Publicly, Trump was kinder about his Palestinian counterpart, saying he was a willing peace partner. “I truly believe if Israel and the Palestinians can make peace, it will begin a process for peace in the Middle East,” Trump said during the conference. “Abbas assures me he is ready to work toward that goal in good faith, and Netanyahu has promised the same. I look forward to working with these leaders toward a lasting peace.”

Abbas said the Palestinians would work for peace but their “fundamental problem is with the occupation and settlements and the failure of Israel to recognize the state of Palestine as we recognize it.” He said their problem was not with “Judaism.”

[Newsweek]

‘The Germans Are Bad, Very Bad’: Trump Pledges to ‘Stop’ German Car Sales to US

President Donald Trump is ready to fight Germany in an auto battle according to Germany’s Der Spiegel.

Trump got a chilly reception at the NATO summit in Belgium after attacking fellow members. But he was caught pledging a battle with German automakers as part of his anger with “back dues” he feels the country owes to NATO. As CNN’s Jake Tapper noted Thursday, “Trump seems to think it’s like a country club.”

In a discussion about the country’s trade surplus, Trump said. “The Germans are evil, very evil.”

“Look at the millions of cars they sell in the US, and we’ll stop that,” sources told Der Spiegel.

According to the report, EU Commissioner Jean-Claude Juncker took up for Germany explaining that “free trade is good for all.”

According to a report from the “Süddeutsche Zeitung,” the EU allies were horrified by the willingness of the Americans to view global trade with such a lack of awareness. Trump’s economic consultant Gary Cohn was said to have chided German auto trade during a discussion between the US and Germany and the USA and Belgium. Trump had previously attacked them during another conversation.

“I would say to BMW if they want to build a factory in Mexico and sell cars to the US without a 35 percent tax, they can forget that,” Trump said at the time.

The report revealed that since that comment, there has been “a threat of a criminal tax” in the room.

Trump is bothered by Germany’s trade surplus because many other countries have deficits, particularly the U.S.

[Raw Story]

Trump Shoved the Montenegro Prime Minister at NATO

During his first joint meeting with North Atlantic Treaty Organization leaders, President Trump on Thursday appeared to push aside the prime minister of Montenegro.

In a video of the interaction, the president comes up from behind and then shoves Montenegro’s Dusko Markovic to get to the front of the group of world leaders. Trump then adjusts his jacket.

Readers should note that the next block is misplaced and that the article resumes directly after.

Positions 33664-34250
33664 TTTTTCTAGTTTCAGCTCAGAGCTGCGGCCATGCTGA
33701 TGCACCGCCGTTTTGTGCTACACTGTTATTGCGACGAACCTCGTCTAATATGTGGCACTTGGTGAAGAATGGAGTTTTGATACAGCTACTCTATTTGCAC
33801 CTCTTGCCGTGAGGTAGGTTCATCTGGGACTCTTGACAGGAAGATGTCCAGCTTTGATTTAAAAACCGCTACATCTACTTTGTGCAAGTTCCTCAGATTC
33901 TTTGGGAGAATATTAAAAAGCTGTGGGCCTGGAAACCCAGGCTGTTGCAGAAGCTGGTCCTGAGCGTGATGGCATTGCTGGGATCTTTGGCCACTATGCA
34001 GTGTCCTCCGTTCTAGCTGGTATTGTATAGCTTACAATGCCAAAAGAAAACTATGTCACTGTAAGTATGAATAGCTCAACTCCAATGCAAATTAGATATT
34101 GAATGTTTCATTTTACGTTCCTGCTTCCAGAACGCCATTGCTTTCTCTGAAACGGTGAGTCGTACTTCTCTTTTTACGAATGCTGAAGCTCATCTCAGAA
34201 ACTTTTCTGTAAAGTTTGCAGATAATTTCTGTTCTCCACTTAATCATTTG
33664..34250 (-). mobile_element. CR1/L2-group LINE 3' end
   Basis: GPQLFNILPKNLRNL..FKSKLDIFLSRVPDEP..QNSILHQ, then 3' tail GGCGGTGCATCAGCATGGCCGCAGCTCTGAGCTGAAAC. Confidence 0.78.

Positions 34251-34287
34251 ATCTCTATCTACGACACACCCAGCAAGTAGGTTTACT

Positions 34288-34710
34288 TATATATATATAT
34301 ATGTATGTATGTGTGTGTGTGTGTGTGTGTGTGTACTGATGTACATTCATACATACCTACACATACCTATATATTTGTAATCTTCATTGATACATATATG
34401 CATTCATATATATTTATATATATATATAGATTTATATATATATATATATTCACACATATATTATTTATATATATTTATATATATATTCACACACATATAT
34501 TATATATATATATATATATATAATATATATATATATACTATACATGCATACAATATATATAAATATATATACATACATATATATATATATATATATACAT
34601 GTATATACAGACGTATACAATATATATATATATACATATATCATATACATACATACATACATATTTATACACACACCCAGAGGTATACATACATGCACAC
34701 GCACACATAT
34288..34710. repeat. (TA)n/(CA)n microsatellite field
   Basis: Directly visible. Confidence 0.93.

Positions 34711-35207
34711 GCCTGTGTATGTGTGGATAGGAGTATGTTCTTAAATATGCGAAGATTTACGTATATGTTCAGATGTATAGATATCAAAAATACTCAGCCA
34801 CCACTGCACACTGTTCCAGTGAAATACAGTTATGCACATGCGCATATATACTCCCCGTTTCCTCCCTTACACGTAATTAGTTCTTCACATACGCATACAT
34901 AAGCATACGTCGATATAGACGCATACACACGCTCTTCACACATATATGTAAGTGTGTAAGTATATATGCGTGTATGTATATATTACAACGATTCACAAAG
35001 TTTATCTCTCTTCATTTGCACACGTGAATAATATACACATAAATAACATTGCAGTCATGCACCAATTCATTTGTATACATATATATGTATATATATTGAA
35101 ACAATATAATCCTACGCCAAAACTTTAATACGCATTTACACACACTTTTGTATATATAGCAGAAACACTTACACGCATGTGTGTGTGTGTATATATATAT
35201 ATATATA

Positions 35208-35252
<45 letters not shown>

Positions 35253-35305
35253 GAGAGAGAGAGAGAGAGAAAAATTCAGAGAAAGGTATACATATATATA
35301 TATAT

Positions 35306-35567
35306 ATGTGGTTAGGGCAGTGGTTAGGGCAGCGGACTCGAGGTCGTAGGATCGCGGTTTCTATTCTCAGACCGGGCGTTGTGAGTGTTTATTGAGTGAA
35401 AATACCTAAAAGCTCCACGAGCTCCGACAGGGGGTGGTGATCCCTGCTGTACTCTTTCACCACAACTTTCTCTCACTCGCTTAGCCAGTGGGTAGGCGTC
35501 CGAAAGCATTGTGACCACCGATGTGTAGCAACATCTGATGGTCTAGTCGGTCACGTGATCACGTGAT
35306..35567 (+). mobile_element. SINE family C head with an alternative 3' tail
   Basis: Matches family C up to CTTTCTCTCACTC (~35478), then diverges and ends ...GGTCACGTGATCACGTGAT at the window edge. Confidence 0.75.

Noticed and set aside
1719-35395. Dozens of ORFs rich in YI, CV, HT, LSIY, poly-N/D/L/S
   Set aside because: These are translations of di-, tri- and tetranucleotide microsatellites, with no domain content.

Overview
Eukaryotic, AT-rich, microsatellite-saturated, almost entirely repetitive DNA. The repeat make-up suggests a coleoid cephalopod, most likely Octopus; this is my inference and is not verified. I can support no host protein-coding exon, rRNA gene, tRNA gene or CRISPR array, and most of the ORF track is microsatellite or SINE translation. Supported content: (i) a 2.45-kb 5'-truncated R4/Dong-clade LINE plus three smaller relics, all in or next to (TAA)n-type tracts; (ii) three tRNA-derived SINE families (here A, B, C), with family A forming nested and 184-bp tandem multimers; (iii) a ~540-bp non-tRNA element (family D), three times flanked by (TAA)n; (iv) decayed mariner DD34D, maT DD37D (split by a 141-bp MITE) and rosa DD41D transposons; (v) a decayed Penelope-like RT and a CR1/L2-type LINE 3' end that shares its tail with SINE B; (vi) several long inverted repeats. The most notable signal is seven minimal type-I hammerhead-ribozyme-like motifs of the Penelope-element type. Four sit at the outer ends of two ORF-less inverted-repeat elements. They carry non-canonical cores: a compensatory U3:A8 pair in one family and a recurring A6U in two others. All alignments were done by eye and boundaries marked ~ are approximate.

Markovic appears to be taken aback at first, but after seeing that it was Trump, he smiles and pats Trump on the back.

[USA Today]

Trump Cancels Visit to Ancient Masada Site after Israel Refuses Helicopter Landing

President Donald Trump has canceled a planned visit and speech at the ancient mountain fortress of Masada in Israel after authorities told him that he could not land his helicopter on top of the UNESCO-listed site.

Instead, Trump will now deliver a speech at the Israel Museum in Jerusalem. It comes after an Israeli Air Force (IAF) regulation that prevents helicopters landing at the summit of the Masada site, according to Israel’s Channel 2 broadcaster.

Unlike former presidents who have made the trip, such as George W. Bush and Bill Clinton, Trump declined to land the helicopter at a base of the historic site and then take the cable car up, preferring to cancel the visit altogether.

The office of Israeli Prime Minister Benjamin Netanyahu declined to comment, referring any matters involving Trump’s schedule to the U.S. government. The Israeli Foreign Ministry also declined to comment on Trump’s schedule.

The reason for the regulation is that helicopters on approach create dust, making landing at the desert site 1,300 feet above sea level precarious. On a previous 1997 landing by the IAF in the middle of Masada, the wind created by the helicopter caused damage to the ruins, according to the Jerusalem Post.

Masada, a UNESCO World Heritage site that the cultural agency calls a creation of “majestic beauty,” is built upon a mountain overlooking the shores of the Dead Sea in southern Israel’s Judean desert, some 60 miles southeast of Jerusalem. It is one of the country’s archaeological wonders.